A 13-year-old New Yorker has discovered a mathmatical pattern in the way that tree branches grow, which in turn led him to create a new solar panel design that could revolutionize the solar energy industry.

The pattern that young Aidan Dwyer noticed was based on the Fibonacci Sequence, a pattern that medieval mathematician Leonardo Fibonacci developed to illustrate patterns that he noticed while breeding multiple generations of rabbits. The pattern starts with a single number, such as one, repeats it once, and then has every consecutive number be the sum of the previous too. The most commonly used example is 1, 1, 2, 3, 5, 8, 13, etc,…

The proposed model would arrange solar panels more like the leaves on a tree. It is interesting to note how this improvement technology has come about by an attempt to mimic existing examples of solar energy converters found in nature. Despite the great advancements in technology made over the past few decades, there is apparently still much we can learn from seemingly simple and commonplace things in nature.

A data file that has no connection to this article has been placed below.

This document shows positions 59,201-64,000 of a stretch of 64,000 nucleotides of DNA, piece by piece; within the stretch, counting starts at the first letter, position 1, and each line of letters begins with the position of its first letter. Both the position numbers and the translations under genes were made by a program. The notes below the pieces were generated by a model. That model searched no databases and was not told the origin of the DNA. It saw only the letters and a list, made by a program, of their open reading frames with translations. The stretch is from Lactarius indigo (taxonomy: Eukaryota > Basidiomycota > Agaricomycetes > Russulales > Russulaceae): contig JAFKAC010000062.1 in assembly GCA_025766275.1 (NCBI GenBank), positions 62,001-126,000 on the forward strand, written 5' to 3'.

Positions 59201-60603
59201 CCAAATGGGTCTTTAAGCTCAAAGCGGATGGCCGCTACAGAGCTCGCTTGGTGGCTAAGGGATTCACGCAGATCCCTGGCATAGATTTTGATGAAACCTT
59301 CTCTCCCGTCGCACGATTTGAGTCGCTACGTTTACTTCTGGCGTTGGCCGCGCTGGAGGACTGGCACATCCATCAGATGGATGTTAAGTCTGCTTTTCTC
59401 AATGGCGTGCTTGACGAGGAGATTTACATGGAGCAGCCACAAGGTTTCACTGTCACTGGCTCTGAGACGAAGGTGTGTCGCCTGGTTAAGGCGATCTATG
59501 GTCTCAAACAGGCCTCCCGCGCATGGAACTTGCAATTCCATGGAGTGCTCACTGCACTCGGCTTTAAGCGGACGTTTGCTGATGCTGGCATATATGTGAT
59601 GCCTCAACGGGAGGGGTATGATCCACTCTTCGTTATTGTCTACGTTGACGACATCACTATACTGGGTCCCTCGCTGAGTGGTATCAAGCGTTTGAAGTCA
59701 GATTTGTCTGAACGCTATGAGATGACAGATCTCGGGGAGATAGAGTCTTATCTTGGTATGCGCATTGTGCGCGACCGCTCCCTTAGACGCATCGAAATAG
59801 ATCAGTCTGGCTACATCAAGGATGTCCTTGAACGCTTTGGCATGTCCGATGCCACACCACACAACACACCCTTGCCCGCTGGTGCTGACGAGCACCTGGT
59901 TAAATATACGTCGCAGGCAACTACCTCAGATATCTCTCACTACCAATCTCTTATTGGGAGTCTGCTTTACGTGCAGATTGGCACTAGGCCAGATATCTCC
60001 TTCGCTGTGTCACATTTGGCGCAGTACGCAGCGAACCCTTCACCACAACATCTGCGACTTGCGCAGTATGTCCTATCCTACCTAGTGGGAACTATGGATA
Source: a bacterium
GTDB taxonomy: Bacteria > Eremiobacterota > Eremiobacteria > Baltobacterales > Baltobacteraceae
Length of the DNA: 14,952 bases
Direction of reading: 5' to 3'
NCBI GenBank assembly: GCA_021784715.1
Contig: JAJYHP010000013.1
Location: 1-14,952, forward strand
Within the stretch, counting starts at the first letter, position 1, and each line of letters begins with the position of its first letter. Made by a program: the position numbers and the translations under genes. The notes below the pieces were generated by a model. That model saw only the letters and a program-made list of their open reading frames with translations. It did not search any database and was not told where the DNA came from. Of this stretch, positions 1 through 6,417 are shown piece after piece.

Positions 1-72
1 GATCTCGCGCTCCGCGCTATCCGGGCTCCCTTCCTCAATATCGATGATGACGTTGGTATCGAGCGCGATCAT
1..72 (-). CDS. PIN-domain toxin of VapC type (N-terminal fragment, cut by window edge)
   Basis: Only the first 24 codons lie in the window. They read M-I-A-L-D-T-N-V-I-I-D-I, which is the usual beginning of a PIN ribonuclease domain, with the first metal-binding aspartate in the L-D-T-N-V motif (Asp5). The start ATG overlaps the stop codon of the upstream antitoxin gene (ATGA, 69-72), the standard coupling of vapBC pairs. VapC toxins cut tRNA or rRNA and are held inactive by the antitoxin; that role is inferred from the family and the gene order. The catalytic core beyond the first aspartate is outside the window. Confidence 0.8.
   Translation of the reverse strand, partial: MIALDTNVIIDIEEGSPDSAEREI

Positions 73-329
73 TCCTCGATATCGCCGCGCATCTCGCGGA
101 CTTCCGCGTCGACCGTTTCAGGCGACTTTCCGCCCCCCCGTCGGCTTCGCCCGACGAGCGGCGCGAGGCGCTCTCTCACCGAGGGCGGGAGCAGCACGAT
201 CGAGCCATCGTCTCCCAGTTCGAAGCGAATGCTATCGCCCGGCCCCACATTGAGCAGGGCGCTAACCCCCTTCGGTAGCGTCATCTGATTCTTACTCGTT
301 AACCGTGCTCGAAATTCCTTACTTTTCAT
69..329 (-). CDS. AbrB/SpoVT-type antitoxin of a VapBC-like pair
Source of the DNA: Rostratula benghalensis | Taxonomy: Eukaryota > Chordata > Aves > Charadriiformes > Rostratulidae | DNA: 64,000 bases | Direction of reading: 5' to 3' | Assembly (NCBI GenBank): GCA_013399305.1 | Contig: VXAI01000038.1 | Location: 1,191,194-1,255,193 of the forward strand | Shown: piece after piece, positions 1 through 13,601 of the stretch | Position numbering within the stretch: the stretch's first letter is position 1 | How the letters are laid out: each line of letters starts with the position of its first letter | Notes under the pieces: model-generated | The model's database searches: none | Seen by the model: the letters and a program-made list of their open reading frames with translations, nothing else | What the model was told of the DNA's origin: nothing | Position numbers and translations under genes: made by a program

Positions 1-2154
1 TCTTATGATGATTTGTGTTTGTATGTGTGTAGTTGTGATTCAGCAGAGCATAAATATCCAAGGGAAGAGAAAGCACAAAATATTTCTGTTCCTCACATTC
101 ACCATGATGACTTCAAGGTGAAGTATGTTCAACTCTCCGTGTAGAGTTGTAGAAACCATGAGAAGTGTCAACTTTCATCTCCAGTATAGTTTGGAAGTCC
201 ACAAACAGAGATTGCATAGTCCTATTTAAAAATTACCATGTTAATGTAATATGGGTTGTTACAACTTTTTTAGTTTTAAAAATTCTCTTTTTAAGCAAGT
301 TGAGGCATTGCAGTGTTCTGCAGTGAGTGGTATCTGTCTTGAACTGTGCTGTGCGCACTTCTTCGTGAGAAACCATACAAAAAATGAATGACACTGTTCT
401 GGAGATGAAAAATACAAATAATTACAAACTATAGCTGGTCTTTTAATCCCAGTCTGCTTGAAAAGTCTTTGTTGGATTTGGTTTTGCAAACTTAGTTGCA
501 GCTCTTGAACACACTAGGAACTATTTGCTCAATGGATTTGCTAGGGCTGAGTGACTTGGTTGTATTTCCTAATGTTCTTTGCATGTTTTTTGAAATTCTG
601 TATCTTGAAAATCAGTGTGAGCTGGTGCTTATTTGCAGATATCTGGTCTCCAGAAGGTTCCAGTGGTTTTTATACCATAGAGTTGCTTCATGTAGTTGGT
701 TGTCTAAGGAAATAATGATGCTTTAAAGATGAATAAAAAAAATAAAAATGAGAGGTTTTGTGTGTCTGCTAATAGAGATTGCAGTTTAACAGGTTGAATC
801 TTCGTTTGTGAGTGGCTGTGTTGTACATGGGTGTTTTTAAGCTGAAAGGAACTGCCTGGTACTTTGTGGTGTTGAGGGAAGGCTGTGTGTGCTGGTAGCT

The Fibonacci Sequence appears in many forms of nature beyond just the arrangement of the branches and leaves on trees. The quotient of any number in the Fibonacci Sequence, divided by it’s immediate predecessor, provides us with the “golden ratio“, a formula that describes, among other things,  the proportions of the human head.

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